I’ll be real honest with you. I don’t listen to Bluegrass as much as I should. I love Bluegrass music. I love the history, the passion and certainly the musicianship involved. But for some unholy reason, Bluegrass just doesn’t make into the iPod and on the turntable. And that is my own fault. I have the utmost respect for the musicians and tradition of Bluegrass, and yes I have been known to burn up the dance floor with some mountain dancing. Damnit! Why don’t I listen to Bluegrass more!?
Enter Dallas Moore and his mother, Madgelee Hanes Moore.
When I first got word that Dallas and his mother would be releasing a Bluegrass album, I raised my hands high to the good Lord above. I don’t know what I said, but all I know is I raised my hands in jubilation. New music from Dallas Moore is always an adventure to listen to because of the build up and anticipation. You hear the new songs in his live shows and you know there is a story behind those songs. During those songs you have created your own story. And all that translates well to his albums. However, above all that comes the passion that Dallas Moore has for the music he plays. And it all accumulates into his latest release with his mother, Old Time Family Jam.
Am I surprised how good this is? No. I have seen Dallas Moore play two hours of Bluegrass and bring the entire house down, so I always knew his veins bled Bluegrass and that his grass was blue! But the real surprise comes with his mother, Madgelee Hanes Moore. Mrs. Moore’s contribution compliments Dallas style. Dallas has always had an edge to his music, but Mrs. Moore’s talent lies within the ability to wrangle that edge with her vocals, dulcimer and autoharp producing a sweet, old-fashioned sound. Dallas balances it all out lending his talents to the banjo, mandolin and bass.
Old Time Family Jam starts with the John Prine classic, “Paradise”. However it doesn’t take Dallas long to kick it up a with “Rollin’ in My Sweet Baby’s Arm”. Absolutely love it! And no Bluegrass album would be complete without a nod to the Father of Bluegrass, Bill Monroe, as the Moore’s take on his classic “All the Good Times are Past and Gone”.
The “Jam” only clocks in at 25 minutes, but it is so good it is almost as if Mama Moore and ole Dallas packed in 60 minutes of Bluegrass into 25 minutes. I can close my eyes and envision the Moore’s jamming on Bluegrass somewhere in Kentucky. Maybe it is here in Lexington at the Tuesday Night Bluegrass Jamboree at the bowling alley. Maybe it is at the Festival of the Bluegrass at the Kentucky Horsepark. Hell, I could even hear this sitting on the porch at Cracker Barrel on a Sunday morning. Can I sit on the porch and eat breakfast? And here is a tip for you. Turn down that bass, crack open some of Kentucky’s finest and enjoy the intricacies of the banjo, dulcimer and autoharp. Pure pleasure to the ears!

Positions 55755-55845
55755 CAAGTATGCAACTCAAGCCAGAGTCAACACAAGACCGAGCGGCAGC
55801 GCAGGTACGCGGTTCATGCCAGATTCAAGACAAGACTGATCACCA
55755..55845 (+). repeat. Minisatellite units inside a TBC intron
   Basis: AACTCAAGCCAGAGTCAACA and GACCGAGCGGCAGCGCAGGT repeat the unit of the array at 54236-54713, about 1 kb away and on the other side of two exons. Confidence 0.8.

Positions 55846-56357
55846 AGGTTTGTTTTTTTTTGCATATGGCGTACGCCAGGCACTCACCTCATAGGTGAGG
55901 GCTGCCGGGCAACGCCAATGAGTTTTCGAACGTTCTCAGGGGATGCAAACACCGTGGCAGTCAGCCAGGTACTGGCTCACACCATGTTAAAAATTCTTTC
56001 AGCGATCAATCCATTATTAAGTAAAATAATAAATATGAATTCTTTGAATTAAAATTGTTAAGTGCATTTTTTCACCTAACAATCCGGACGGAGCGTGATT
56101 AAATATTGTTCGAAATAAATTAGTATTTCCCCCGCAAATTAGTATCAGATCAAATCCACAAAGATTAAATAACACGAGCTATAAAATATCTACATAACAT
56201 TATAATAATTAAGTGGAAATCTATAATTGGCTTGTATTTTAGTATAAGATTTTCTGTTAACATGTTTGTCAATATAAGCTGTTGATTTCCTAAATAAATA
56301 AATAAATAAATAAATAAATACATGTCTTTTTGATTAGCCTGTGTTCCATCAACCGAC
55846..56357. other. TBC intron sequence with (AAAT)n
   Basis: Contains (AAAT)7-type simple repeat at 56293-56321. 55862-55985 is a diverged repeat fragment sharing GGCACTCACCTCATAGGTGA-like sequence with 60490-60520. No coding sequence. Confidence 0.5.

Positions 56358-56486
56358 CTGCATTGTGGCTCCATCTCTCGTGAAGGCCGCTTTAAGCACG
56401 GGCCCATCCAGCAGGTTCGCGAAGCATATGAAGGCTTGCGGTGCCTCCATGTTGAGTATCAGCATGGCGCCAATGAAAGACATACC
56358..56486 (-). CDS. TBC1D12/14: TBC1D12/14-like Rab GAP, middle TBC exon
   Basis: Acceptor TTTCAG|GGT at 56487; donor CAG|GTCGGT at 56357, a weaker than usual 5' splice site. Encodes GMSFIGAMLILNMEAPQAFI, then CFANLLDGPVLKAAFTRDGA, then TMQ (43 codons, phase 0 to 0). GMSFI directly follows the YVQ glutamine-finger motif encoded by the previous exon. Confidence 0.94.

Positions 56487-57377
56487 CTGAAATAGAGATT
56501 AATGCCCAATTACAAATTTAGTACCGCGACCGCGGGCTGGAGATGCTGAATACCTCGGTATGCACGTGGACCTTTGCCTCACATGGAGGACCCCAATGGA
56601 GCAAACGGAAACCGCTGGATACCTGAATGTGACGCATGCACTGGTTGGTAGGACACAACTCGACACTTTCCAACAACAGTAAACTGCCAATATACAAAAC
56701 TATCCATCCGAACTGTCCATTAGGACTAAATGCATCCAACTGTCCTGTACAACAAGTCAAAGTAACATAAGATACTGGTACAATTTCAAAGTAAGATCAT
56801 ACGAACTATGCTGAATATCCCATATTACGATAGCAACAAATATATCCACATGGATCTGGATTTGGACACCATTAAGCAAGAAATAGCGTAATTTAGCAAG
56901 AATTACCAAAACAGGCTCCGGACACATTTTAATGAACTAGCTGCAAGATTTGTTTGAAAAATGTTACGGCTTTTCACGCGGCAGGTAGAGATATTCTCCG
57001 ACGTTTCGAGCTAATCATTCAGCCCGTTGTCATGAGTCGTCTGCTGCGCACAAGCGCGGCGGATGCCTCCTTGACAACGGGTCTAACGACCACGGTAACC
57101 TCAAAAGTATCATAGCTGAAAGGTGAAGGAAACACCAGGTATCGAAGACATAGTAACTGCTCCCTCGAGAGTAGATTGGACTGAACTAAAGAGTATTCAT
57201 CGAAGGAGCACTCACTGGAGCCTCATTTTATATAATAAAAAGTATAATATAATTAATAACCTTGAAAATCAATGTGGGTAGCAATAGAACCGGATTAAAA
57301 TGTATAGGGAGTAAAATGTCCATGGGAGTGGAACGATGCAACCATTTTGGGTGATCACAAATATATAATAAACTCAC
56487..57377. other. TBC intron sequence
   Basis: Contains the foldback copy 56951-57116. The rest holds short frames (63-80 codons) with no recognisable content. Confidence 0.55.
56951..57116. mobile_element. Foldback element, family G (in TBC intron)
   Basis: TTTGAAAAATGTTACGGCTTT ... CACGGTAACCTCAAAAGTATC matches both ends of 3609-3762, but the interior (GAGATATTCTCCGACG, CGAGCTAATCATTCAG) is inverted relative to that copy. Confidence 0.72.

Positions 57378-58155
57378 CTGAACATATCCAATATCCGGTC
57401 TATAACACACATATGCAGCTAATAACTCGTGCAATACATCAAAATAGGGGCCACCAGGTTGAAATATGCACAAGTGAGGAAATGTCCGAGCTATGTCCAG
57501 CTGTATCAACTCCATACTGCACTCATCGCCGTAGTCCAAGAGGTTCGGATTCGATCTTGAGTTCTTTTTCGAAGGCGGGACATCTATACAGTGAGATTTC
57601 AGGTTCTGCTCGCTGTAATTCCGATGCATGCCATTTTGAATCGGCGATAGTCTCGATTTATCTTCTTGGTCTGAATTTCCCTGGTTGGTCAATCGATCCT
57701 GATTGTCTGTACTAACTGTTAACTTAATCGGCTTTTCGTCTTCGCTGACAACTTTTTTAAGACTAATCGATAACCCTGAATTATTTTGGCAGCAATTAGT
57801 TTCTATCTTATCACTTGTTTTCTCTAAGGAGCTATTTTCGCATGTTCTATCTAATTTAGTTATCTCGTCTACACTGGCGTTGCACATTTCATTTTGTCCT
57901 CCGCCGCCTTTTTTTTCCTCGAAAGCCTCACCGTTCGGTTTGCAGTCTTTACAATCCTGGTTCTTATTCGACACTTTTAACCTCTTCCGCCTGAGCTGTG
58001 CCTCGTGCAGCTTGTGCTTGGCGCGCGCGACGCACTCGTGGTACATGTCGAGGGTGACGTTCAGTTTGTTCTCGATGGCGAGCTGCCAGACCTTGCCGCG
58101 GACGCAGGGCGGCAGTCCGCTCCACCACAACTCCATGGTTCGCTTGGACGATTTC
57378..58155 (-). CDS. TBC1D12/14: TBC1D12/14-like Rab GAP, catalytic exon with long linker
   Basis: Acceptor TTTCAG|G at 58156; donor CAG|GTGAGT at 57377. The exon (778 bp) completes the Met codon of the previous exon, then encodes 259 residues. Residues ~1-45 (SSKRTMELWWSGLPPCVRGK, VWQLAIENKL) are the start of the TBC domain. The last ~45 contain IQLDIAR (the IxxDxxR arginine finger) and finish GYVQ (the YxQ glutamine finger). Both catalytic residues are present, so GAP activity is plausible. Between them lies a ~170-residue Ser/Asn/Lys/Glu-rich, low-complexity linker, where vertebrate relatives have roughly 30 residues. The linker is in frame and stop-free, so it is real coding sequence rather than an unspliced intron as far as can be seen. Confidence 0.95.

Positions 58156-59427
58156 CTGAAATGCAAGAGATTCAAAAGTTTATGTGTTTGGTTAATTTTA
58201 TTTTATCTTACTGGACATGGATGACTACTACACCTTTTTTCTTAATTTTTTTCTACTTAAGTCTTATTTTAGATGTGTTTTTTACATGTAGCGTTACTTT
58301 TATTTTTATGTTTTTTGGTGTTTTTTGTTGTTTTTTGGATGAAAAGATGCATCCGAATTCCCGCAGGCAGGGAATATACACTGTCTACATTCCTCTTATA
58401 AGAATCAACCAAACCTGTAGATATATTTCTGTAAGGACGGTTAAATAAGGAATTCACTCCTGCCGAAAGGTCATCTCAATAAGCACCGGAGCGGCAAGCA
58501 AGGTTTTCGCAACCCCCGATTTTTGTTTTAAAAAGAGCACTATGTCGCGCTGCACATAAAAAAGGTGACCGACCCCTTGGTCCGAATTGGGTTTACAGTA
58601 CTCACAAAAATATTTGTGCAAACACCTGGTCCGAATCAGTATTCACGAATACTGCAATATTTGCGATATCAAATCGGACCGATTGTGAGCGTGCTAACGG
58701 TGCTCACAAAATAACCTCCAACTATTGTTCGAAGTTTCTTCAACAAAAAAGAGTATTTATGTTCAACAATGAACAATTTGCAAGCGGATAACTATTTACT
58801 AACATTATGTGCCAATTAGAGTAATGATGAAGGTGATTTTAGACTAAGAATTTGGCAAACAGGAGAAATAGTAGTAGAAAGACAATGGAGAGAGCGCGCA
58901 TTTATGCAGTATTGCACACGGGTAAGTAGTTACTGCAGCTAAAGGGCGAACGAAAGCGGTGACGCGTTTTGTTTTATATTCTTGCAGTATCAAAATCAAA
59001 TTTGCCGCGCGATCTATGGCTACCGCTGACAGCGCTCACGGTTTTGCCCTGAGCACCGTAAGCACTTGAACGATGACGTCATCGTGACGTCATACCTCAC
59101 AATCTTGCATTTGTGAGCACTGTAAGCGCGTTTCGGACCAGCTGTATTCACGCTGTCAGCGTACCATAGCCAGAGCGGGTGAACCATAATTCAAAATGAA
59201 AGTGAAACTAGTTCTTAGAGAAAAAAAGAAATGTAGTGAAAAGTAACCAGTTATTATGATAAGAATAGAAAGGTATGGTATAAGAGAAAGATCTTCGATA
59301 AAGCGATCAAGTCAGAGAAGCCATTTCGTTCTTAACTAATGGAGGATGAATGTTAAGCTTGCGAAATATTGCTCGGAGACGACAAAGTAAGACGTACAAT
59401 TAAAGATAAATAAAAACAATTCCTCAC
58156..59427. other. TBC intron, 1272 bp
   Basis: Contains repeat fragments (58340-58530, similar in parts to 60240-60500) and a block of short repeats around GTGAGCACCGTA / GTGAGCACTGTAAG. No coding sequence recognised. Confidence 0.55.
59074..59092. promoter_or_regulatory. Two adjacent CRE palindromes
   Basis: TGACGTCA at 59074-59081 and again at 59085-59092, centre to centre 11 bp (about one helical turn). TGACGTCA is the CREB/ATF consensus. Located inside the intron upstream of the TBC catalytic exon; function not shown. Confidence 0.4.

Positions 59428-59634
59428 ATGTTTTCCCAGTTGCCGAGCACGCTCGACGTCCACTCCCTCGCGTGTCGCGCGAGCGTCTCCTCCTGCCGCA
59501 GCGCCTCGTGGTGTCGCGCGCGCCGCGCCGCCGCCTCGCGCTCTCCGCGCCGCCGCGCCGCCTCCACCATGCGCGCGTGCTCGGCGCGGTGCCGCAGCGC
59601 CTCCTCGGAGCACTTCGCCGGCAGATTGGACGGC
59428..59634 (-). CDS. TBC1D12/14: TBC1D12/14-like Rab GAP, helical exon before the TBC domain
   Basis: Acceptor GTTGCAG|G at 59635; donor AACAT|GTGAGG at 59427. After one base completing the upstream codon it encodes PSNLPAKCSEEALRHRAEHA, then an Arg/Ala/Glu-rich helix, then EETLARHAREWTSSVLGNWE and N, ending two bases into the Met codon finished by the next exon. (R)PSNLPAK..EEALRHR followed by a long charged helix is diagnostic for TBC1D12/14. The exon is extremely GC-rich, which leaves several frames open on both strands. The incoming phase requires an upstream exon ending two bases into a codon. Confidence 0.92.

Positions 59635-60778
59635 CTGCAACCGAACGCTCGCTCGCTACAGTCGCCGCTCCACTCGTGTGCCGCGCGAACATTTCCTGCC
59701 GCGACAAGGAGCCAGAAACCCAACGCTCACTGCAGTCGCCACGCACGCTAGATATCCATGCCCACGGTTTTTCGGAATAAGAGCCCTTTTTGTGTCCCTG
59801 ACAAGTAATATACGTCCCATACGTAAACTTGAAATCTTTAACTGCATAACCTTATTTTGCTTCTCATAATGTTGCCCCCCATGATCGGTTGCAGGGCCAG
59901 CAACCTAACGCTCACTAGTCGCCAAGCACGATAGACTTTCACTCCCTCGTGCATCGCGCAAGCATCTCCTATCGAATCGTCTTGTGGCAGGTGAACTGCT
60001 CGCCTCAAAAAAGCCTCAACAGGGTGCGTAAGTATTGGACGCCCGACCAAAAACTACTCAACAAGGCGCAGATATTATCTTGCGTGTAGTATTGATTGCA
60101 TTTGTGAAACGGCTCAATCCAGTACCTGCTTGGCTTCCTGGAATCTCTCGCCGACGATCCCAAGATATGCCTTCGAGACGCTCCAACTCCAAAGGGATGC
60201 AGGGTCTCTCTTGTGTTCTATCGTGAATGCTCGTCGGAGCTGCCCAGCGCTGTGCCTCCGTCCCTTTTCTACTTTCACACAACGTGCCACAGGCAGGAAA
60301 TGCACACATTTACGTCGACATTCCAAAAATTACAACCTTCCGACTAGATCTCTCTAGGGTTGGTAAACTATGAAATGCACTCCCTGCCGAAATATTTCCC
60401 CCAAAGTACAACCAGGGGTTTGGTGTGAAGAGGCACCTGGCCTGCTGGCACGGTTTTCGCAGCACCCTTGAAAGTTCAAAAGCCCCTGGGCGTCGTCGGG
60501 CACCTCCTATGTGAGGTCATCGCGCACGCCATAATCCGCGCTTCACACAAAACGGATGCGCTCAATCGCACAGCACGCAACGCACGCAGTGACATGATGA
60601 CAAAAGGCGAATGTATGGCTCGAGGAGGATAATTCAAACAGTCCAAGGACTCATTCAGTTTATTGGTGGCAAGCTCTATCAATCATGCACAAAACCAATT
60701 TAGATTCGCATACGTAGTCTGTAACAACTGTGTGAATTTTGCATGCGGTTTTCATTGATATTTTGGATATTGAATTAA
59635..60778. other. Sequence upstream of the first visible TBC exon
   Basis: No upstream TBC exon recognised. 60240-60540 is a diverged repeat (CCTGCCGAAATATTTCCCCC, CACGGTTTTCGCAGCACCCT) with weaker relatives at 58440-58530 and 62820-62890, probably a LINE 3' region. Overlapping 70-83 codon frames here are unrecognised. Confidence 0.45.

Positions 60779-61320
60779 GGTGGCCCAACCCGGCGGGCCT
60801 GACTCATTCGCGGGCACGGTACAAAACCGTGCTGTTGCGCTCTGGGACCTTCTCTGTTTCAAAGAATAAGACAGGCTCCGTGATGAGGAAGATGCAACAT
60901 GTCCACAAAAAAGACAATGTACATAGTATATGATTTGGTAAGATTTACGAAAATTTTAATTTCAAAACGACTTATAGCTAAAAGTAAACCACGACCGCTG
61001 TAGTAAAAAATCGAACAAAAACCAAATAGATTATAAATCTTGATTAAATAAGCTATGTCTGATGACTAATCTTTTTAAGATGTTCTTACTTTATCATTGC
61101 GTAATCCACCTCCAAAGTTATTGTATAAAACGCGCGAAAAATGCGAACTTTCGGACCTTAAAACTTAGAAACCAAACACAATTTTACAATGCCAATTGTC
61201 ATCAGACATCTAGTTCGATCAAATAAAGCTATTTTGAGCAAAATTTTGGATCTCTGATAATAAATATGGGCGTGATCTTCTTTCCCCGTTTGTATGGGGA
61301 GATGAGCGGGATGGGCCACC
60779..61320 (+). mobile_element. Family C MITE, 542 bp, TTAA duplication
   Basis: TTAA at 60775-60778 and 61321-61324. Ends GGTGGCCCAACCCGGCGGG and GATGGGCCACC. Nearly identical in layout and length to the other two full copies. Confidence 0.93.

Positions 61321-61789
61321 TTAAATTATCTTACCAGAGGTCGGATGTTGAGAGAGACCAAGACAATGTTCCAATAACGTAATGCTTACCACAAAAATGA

If I can take a few songs and imagine how a video would be for it, and the details are vivid, then that is a good album. How does the song set up the imagery? That is the case with “Shade Tree/Ole Slew Foot.” I can picture ole Dallas and Mrs. Moore playing this at a guitar pull, or at barn dance, or around a fire or a still in eastern Kentucky, and damn if there isn’t some bear raising hell and gittin amongst it. Somewhere between O’ Brother Where Art Thou and a Looney Tunes cartoon is how I am seeing “Ole Slew Foot” playing out. And I can’t forget about Hee Haw Pickin n’ Grinnin! When you can envision the song, it makes it that much better!
From the hightail adventure of “Ole Slewfoot” the Moore Family takes us down to the “Banks of Ohio”. The lyrics take you on a dark journey, but the bright spot in the song is the musicianship possessed by Dallas and his mother. The mood continues with “Rank Strangers”. Peaceful but haunting. Old time gospel with an attitude. The harmonies between Mrs. Moore and Dallas blend perfectly, but also adds as certain mood reflective of the title. Lord, “Rank Strangers” could squeeze a tear out of boulder.
To me, the album really shines with “Wildwood Flower”. Just sit back and relax and let that sound take you back. Enjoy the woven pattern that the mandolin, banjo, guitar and autoharp has produced. Attach a good memory with that song. Perhaps a time when ya heard Dallas play it at one of his live shows. Or perhaps it brings back shades of Jesco White and when ya first saw the Dancing Outlaw. Regardless, it is beautifully produced and essential to this album.
The album wraps up appropriately with “Will the Circle Be Unbroken”. The lyrics paint a picture that we don’t want to encounter, but we take comfort knowing what is on the other side of that picture. The background vocals from Mrs. Moore is that of a sweet comforting voice. The tempo of the song is at the perfect pace to keep your spirits high. Once again, the musicianship shines from this traditional “family jam.”
The back of the cover reads “A collection of traditional songs carrying on our Appalachian family heritage”. It is every bit traditional and authentic. I would expect nothing less coming from a man who has acted as most importantly friend, but teacher as well. That teacher has re-introduced Bluegrass to me, which was obviously passed down from his teacher. Mother Madgelee Hanes Moore.
And that is why Old Time Family Jam JAMS!
Old Time Family Jam is available at dallasmoore.com